While the federal government has recognized the importance of comprehensive sex education, many southern states continue to promote unproven and ineffective abstinence-based approaches. The result, Human Rights Watch said, is the denial of potentially life-saving information to adolescents at risk of HIV infection. Abstinence-based programs often include, and even require, negative messages about homosexuality, which can stigmatize gay youth and drive individuals in need of HIV information away from essential treatment and services.

In many southern cities, injection drug use remains a significant mode of transmission. But programs to exchange used syringes for clean ones, a proven method of reducing the risk of HIV transmission caused by needle sharing, is largely unavailable. Drug paraphernalia laws and regulation of syringe access create legal uncertainty and fear among advocates for people with HIV/AIDS.

The report describes the attempt of the director of an HIV/AIDS organization in South Carolina to discuss with local law enforcement the establishment of a syringe exchange program.

"It was a very short meeting," said Carmen Julious, executive director of Palmetto AIDS Life Support Services in Columbia, South Carolina. "They said, ‘We'll arrest you,' and that was that."

Human Rights Watch highlighted the negative consequences of laws in 12 southern states that target individuals who potentially expose another person to HIV. National and international public health guidelines advise against such laws, which often poorly define "exposure" and can penalize those who know their HIV status, providing an incentive for people to avoid HIV testing. In addition to increasing stigma surrounding the disease, the report notes that these laws promote misinformation about HIV as they often include bans on behavior, such as spitting, that have not been documented to transmit HIV.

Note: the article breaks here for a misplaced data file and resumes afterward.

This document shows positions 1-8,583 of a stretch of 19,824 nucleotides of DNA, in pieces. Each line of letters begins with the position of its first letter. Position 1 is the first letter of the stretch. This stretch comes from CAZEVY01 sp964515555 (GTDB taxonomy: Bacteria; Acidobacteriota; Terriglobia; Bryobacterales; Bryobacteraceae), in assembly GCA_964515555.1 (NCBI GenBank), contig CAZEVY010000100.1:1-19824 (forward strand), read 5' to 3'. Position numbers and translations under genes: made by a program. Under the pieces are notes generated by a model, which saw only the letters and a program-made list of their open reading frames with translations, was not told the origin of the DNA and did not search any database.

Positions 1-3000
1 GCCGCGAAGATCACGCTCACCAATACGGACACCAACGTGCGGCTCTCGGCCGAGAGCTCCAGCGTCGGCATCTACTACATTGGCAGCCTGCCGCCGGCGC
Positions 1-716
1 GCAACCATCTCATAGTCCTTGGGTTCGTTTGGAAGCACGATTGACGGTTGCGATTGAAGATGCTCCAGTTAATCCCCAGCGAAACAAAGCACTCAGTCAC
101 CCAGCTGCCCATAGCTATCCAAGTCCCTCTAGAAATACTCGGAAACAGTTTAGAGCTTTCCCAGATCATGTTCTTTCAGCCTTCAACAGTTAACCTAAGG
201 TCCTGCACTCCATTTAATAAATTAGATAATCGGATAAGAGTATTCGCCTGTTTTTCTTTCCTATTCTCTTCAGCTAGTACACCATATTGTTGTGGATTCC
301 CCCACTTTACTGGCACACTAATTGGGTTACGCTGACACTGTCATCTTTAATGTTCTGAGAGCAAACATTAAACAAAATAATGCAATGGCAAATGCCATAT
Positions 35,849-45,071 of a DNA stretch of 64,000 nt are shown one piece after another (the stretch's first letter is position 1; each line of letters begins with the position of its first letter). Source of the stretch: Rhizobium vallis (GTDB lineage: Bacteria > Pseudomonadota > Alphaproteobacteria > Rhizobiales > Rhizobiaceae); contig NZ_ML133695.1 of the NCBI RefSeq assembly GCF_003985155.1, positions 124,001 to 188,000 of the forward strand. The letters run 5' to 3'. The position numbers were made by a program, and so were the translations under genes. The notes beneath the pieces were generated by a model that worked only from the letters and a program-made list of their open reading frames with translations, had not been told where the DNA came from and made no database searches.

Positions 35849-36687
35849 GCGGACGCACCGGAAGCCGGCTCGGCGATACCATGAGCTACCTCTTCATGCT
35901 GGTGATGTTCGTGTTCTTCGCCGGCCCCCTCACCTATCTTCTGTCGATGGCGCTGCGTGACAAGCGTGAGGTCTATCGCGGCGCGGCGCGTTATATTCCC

Human Rights Watch also criticizes the failure of states and the federal government to fund HIV/AIDS programs in the South adequately. According to the report, federal HIV/AIDS funding through the Ryan White program has consistently shortchanged the South due to outdated formulas based on cumulative AIDS cases rather than on new HIV infections. At the same time, investment by many southern states in HIV/AIDS prevention, treatment, and essential support services such as housing and transportation has been low or nonexistent, and states fail to maximize federal matching funds that are available.

Medicaid eligibility set by southern states is the most restrictive in the nation, leaving many people with HIV unable to afford health care. In Alabama, Arkansas, South Carolina, Louisiana, Mississippi, and Georgia, 40-65 percent of people diagnosed with HIV are not in regular treatment, compared with the national average of 30 percent.

"Immediate action by both federal and state government is needed to turn around the HIV crisis in southern states," McLemore said. "Ineffective, ideological, and outdated approaches need to be replaced with proven strategies that are adequately funded and that ensure respect for human rights."